You Got Played by Paris Hilton

Paris Hilton
Photo: Photo Illustration. Photo: CJ Rivera/Getty Images

If the name Paris Hilton conjures memories of a twiggy blonde toting a Chihuahua in her designer handbag and deadpanning “that’s hot” across the L.A. nightclub circuit, you're forgiven. But that’s not who the 37-year-old influencer is now—and, according to her, it never was.

“There are so many misconceptions about me,” Hilton tells InStyle. “At this point in my life I’ve been through everything and I just want to show the world who I really am.”

Those words ring true throughout Hilton’s new documentary project, The American Meme, a collaboration with director Bert Marcus and fellow social media stars The Fat Jewish (Josh Ostrovsky), Brittany Furlan, Kirill Was Here (Kirill Bichutsky), Emily Ratajkowski, Hailey Baldwin, and DJ Khaled.

The American Meme takes a deep dive into the culture of social media and the real people behind the most beloved (and, conversely, hated) accounts.

At the forefront of the film is Hilton, whose decades in the limelight built what Marcus describes as the blueprint for social media.

“She’s created a whole new celebrity,” Marcus says. “Paris is kind of the O.G. influencer that helped write the script on how to build a brand for social media.”

Despite her worldwide fame, few truly understand the woman behind the brand—a conceit Marcus was eager to change with his film. “I think most people know she’s global icon, but what people don’t know is that there’s a lot of things that have been really misunderstood.”

“She’s definitely the Marilyn Monroe of our time,” he continues. “Coming from the family that she came from, the controversy she’s been through, and then being able to come out of it the other side as a savvy, sharp businesswoman. [The film shows] a side of her that a lot of people have always really wanted to see.”

The real Paris is introduced early on in the film: She appears authentic and emotional as she describes the humiliating 2004 leak of her sex tape with then-boyfriend Rick Salomon. “It was like being raped,” she says on camera, a tear rolling down her cheek.

Speaking exclusively with InStyle, Hilton reveals that she’s never spoken so candidly about the experience, even with her close friends. “It’s one of the most painful and humiliating experiences that could ever happen to anyone. Doing this film was the first time I’ve ever talked about it. I’ve never talked about it like that with anyone, not even my friends. It’s a really hard thing for a woman to have to go through, obviously, to be completely humiliated in front of the whole world.”

“It’s one of the most personal moments in your life,” she goes on, “and for somebody you trusted to try and profit off of you is just so wrong. Nobody should ever have to go through that.”

Over the years, Paris has become more skeptical about whom she trusts but maintains that her fans (“Little Hiltons” as they call themselves) have never let her down.

“They’re like my little brothers and sisters. I have such a special relationship with them,” she says. “I’ve been taken advantage of by a lot of people in this industry, but my fans are always loyal. I feel so lucky and blessed to have them. It’s not like I have to work. I do this because it’s what I love to do.”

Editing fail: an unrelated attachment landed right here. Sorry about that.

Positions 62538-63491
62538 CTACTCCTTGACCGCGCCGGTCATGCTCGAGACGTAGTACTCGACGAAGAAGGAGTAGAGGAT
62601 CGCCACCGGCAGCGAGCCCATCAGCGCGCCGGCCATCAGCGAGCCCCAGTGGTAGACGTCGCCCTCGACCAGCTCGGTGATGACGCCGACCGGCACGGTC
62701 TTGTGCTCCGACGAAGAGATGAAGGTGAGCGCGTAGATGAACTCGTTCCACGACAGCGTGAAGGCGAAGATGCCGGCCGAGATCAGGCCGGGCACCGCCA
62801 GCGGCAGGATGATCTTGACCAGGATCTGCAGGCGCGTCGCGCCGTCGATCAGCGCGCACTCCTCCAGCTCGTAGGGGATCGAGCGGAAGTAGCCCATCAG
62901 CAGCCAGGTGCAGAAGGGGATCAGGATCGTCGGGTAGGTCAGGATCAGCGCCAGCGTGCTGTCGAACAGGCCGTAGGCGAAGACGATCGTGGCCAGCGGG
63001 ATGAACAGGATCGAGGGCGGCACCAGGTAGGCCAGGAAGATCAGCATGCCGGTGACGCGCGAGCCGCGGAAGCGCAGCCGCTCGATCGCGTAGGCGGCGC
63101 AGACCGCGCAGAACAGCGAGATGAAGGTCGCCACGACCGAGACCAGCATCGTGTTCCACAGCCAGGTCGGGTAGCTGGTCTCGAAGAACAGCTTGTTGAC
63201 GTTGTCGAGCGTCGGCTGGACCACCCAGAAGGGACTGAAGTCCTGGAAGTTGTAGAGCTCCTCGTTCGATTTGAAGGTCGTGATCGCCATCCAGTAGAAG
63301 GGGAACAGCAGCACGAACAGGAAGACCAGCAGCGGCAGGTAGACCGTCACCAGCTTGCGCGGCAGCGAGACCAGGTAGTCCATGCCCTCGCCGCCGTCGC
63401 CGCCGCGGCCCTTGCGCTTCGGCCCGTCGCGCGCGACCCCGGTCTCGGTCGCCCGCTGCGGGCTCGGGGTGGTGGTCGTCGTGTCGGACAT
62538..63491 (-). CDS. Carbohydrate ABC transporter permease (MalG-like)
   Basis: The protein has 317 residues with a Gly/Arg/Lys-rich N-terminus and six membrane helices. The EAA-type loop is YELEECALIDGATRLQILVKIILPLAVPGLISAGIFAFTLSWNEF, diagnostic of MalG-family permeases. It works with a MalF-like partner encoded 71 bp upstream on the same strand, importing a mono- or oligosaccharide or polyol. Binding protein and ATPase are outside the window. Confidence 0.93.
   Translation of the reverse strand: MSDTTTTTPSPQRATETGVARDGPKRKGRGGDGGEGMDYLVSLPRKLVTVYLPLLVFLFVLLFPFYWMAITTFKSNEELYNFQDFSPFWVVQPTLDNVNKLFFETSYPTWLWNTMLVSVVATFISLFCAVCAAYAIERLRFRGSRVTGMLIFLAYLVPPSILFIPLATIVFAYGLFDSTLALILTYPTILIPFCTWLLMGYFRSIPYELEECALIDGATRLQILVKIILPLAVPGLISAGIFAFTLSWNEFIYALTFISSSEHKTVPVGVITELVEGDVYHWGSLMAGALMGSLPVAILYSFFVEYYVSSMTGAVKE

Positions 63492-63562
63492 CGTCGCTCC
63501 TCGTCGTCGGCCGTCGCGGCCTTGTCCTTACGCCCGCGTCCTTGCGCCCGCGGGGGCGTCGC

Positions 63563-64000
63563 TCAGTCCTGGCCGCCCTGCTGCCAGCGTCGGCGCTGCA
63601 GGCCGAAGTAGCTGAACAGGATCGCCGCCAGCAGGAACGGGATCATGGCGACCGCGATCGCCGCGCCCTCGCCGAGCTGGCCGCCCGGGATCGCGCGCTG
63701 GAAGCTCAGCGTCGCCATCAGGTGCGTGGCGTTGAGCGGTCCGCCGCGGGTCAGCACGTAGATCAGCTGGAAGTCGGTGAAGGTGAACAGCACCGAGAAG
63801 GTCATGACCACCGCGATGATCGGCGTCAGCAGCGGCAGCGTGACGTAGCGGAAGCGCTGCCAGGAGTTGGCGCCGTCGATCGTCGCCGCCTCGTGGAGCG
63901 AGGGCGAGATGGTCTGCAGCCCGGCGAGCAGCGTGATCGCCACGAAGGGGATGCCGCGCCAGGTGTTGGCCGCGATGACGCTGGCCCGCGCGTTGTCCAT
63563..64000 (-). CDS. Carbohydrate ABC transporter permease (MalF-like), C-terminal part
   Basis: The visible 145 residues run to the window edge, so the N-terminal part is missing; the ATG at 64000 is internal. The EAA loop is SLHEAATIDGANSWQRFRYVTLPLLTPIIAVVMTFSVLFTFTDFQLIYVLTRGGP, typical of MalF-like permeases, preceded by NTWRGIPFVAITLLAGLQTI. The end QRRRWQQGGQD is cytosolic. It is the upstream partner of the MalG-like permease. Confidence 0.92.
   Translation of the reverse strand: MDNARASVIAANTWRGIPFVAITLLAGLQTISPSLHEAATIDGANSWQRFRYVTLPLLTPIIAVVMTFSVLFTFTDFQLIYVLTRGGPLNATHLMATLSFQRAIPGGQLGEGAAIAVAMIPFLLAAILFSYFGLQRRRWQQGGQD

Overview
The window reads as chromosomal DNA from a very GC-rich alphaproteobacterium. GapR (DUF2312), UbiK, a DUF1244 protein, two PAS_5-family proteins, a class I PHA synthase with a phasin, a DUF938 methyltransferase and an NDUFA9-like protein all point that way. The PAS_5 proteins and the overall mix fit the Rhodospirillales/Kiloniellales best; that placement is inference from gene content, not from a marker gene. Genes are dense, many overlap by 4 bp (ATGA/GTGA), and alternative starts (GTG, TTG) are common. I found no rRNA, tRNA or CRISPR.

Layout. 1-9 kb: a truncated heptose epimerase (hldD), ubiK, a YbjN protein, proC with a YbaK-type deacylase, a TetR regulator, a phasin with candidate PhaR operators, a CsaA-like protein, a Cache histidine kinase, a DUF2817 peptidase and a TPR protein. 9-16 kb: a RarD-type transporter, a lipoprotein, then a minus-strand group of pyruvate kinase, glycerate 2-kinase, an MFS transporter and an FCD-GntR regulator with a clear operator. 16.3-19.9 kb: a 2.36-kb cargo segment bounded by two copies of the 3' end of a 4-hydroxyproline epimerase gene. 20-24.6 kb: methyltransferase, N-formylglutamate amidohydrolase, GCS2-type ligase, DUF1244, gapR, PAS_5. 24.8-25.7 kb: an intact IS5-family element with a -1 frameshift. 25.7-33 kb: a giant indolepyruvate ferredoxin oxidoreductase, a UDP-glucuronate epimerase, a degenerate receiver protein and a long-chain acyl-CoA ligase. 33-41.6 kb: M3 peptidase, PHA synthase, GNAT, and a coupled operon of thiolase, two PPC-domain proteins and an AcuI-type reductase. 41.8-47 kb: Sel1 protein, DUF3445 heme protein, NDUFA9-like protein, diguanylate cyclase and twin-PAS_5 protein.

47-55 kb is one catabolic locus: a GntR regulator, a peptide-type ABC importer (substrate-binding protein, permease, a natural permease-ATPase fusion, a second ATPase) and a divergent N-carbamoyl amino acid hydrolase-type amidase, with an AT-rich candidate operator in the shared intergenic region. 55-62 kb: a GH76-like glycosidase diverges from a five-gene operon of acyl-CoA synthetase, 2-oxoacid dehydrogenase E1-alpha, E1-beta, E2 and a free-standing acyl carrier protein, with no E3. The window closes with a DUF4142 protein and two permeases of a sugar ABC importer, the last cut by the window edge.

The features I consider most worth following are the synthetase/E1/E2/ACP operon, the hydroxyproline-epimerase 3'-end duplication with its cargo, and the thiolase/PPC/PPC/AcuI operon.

And the person she trusts instinctively, she says, is her fiancé, actor Chris Zylka, whom she plans to marry before the end of the year. A complete foil to the former reality star, the Leftovers alum has no social media presence.

As Hilton would later declare during a Q&A for the film, dating someone without a social media presence is “so f—king hot.”

“I love everything about him,” Hilton gushes, “but that’s an amazing thing. There’s some people—guys in particular—in couples, that are so into that: using people to make followers. My fiancé, he watches CNN, he’s making art, he’s writing scripts, he’s doing work. He’s like, ‘I don’t even want to be involved in the social media world. That’s your thing; that’s your world.’”

Despite his lack of interest in Hilton's social media endeavors, he’s by her side every step of the way. “No matter what we’re doing, we’re always together,” she says. “We’ve never spent more than maybe eight hours apart—if I have a photo shoot and he’s doing a project. We’ve never spent a night apart; we’ve never gone on a trip apart since our first date.”

And that Chihuahua-toting caricature of Hilton you think you know? It was all part of Hilton's scheme to build an empire. And so far, she has ventures in beauty, fashion, music, film, television, books, hospitality, and even virtual reality. The self-proclaimed tech geek is in the process of launching a Paris Hilton virtual reality world that will function as a new social media platform.

“I’m a lot smarter than I pretended to be,” she says, a truth made evident through the billion-dollar empire she’s built. “The world got introduced to me with The Simple Life—with this kind, ditzy, blonde airhead character, but that’s never who I’ve been. I’m a tomboy at heart. My plan the whole time was to basically build a brand.”

As for the film, Hilton's eager for viewers to meet the real her. "I’m so happy that people can really get to see that I’m not just some cartoon character," she says. "I have a heart; I have feelings, just like everyone else."

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